Date: Wed, 26 Dec 2001
Subject: Re: "New" Poet / "values" [Niss]


About your response viz. "quality" (points excerpted below)/"can't judge ... brilliantly/worst poet imaginable"---

and to conflate that with your other thread abt. John Ashbery/James Merrill---

John Ashbery had the reputation for being the most generous poet anyone would ever meet.

(Harry Mathews brought out that obvious characteristic of John Ashbery's, in an interview I did with Mathews in 1988.)

You couldn't show John Ashbery a poem he wouldn't like, wouldn't find some good in.

And if he a priori found anything likeable/attractive about the person, the poem was a shoe-in.

Any student of his, anyone who encountered him must've discovered this, I think: there would be a single line he'd pull out, a single word ...

("It made me think how many times I read the word 'the' and yet never tire of seeing it"!)

John Ashbery has even said, in interviews, that given a student who writes in a style he personally doesn't follow or espouse, such as Confessionalism, he supported the stud. in trying to write "better" Confessionalist poems.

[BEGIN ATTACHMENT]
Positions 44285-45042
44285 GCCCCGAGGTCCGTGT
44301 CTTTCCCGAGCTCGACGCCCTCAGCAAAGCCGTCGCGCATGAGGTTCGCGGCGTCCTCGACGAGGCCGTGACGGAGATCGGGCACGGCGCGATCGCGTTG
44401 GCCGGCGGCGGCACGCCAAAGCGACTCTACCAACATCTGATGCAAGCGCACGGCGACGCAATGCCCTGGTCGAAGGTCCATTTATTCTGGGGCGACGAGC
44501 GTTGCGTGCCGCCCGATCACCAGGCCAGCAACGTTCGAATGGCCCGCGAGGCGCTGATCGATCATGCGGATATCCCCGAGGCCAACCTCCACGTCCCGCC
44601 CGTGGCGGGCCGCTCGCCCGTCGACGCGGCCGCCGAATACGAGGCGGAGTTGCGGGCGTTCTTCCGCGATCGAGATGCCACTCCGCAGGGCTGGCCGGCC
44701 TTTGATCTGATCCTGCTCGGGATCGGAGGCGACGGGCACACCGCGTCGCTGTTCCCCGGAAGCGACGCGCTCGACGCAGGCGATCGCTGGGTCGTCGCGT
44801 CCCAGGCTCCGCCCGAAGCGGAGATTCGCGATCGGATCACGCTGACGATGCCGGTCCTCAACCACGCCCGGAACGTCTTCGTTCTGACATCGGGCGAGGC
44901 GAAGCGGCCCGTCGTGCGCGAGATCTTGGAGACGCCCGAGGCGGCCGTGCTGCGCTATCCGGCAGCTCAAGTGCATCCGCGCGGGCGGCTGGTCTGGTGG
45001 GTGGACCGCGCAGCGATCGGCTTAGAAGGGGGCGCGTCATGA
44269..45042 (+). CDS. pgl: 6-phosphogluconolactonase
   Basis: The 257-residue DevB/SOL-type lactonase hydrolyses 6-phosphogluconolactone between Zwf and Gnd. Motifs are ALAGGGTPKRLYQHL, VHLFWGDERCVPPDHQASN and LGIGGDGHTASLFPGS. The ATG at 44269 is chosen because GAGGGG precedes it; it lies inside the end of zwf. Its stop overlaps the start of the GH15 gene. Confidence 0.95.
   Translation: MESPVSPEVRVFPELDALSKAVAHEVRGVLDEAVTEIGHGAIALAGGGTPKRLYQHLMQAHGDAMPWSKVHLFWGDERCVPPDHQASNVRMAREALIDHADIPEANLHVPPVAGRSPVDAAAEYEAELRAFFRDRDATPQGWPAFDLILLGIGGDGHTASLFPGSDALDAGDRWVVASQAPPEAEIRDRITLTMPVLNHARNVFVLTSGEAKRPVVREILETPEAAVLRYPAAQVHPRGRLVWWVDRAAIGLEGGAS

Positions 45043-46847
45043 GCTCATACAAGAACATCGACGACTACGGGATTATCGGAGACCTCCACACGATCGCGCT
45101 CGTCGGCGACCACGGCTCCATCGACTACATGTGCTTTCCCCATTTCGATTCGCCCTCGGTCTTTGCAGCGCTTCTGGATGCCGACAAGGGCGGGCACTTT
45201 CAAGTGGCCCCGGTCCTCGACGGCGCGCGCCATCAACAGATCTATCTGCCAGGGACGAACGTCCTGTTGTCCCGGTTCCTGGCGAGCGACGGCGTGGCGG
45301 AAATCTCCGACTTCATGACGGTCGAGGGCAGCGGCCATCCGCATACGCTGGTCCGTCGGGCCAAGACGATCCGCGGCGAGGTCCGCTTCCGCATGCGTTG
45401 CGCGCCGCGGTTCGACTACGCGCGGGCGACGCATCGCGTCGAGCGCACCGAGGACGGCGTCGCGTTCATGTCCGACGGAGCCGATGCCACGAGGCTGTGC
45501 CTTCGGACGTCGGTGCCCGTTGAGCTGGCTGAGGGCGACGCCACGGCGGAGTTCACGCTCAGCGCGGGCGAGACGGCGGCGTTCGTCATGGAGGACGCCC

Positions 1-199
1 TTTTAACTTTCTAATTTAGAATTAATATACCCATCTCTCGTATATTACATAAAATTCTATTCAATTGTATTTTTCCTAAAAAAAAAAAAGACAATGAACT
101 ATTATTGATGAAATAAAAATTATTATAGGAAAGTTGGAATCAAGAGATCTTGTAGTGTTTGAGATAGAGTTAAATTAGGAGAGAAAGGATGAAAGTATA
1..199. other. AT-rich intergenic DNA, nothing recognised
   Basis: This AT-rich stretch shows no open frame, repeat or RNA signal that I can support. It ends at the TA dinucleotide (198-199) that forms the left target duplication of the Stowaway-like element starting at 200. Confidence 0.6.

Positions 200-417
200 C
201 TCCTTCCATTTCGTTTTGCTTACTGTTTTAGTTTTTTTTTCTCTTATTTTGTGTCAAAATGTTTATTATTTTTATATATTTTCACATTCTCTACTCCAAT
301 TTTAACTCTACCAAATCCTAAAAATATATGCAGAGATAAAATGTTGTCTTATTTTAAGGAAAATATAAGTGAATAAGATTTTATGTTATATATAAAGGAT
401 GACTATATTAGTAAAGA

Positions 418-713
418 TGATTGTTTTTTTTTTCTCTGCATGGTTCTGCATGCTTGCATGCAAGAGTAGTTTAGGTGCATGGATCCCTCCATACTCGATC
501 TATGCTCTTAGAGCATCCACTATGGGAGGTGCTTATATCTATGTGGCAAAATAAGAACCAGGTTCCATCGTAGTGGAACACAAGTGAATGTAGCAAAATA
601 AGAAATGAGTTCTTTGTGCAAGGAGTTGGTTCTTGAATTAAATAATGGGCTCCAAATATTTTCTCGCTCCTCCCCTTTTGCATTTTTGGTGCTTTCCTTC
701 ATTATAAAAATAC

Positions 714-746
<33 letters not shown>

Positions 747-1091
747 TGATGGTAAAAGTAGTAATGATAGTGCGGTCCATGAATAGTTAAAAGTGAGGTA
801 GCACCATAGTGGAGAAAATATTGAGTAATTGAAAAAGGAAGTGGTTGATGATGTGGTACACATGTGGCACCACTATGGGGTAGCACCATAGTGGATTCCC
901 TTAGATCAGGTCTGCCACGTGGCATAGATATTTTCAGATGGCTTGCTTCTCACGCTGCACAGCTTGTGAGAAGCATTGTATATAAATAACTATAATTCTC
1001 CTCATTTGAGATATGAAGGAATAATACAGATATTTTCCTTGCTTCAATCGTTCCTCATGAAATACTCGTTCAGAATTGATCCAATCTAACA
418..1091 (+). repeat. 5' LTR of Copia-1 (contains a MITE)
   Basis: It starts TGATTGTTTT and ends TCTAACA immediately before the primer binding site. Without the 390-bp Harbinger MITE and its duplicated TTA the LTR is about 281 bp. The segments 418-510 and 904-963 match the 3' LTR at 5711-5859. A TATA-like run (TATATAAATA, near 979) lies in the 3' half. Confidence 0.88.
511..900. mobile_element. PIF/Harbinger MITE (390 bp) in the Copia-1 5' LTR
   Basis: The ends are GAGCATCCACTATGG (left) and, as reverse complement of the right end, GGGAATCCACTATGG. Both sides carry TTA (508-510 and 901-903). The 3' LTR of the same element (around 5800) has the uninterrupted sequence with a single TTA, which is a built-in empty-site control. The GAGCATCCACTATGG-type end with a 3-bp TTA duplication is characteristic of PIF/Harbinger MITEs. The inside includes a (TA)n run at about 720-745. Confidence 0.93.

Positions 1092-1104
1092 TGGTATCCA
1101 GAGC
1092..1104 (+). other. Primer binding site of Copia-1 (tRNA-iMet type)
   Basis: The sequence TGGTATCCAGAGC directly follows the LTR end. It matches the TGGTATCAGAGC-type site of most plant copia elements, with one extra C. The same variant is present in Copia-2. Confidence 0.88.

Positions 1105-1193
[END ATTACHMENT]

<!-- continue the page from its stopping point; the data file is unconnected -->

There are people, Millie, about whom it's proverbially cooed, "He never said an unkind word about anyone." It's not a bad thing to be approving, encouraging, and nurturing, ---especially where the students are novices.

Consider: the closer to an "ideal" any writer approaches embodying (the case with John Ashbery, who is living paragon to whole generations of imitators and admirers), the further that writer falls short of a Still-Unattainable that's envisioned.

(Another John Ashbery interview where he said Wallace Stevens used to scare him, because he realizes he'd never be able to write like that, at that calibre.)

If you're a James Joyce scholar, what's the point in even discussing or commenting upon anyone else's writing, since, on some level, you know that the entire XXth century (pace Pynchon, et al.) never did/will never reach that level of "command," architecture, diction.

Everybody's a shrimp, when there are giants in the earth.

Whatever mental list you can count off on your fingers --- don't give yourself too long or cheat --- of English language poets you can name from the pre-1900s millenium is probably about as many poets who are worth reading that the language produces, and at that frequency.

But we know so many more contemporary poets than we remember past ones.